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|19th March 2019, 06:30 PM||#1|
Join Date: Aug 2004
Location: Behind you
DC Electronic Load controlled by a Raspberry Pi
This isn't directly audio related, but it has some indirect uses, such as testing power supplies, so it might be of interest to some people here. It's a Raspberry Pi-based DC electronic load. I built it because I wanted one with a nice graphical display that I could control with any device over WiFi, and such a thing does not appear to be available commercially.
The electronics are simple. Basically it's just this:
Which is one op-amp with current feedback and one with voltage feedback, both sharing an output transistor. The op-amps have a shutdown function which makes their output high impedance, so only the one enabled op-amp controls the output transistor at any given time. The voltage feedback is not connected to the load in the schematic, it is instead connected directly to the input connectors, to minimize the effect of the resistance of the wiring. Additionally, it can be switched to a second pair of connectors, so it can be wired up to sense voltage remotely.
There is also a DAC and an ADC to let the Pi control the load, and read current/voltage back from it, and some voltage regulators, as it runs from a 12V wall wart, while everything inside needs 5V.
Here's a photo of it working, displaying a measurement of the total energy it just drained from a supercapacitor, which allows capacitance to be calculated (standard capacitance meters can't cope with capacitors of hundreds of farads).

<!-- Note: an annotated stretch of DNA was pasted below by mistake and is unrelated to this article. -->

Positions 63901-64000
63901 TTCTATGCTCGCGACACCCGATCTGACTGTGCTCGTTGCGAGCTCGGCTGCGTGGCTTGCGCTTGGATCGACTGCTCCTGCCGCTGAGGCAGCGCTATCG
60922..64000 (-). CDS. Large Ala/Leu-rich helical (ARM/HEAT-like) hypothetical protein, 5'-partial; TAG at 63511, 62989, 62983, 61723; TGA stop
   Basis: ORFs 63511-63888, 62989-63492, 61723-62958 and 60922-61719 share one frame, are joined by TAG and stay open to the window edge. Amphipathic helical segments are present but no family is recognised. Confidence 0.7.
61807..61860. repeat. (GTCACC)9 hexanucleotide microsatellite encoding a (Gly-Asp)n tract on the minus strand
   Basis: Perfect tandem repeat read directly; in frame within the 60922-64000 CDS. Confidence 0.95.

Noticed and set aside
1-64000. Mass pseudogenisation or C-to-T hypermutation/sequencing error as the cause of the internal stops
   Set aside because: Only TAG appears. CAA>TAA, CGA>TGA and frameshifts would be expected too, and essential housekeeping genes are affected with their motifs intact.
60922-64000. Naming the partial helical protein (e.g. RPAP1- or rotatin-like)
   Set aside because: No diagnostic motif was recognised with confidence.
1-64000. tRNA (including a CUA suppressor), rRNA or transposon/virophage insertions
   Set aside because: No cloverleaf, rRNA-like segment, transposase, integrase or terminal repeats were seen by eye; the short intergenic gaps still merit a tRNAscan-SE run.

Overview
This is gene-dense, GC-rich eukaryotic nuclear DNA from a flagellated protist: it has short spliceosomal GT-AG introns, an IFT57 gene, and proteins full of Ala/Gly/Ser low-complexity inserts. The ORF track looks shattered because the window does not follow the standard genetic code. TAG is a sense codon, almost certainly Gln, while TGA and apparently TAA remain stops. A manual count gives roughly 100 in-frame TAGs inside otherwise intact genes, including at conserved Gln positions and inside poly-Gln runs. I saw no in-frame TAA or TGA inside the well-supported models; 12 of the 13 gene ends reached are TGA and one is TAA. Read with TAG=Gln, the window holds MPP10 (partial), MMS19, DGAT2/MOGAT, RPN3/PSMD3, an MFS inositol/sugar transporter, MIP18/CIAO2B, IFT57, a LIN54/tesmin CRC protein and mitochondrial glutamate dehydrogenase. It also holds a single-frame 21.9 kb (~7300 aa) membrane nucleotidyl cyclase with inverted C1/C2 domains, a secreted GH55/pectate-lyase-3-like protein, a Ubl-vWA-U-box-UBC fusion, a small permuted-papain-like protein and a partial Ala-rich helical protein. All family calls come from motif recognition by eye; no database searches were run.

I managed to find a case which was close to the perfect size for the touchscreen on the front, the connectors on the top, and a big heatsink on the back.
And lastly a screenshot of the GUI as it appears when run on a web browser on a PC, demonstrating how the load can be scripted to do things like ramp the current up and down.
It's capable of 10A, 50V and 100W. It can take over 100 samples per second, though it gets a bit noisy as the sample rate increases. There is a longer description and full source code on my website.
p.s. It would be nice if the forum allowed SVG images, as that's a better format for schematics than bitmap images.
Last edited by Mr Evil; 19th March 2019 at 06:33 PM.
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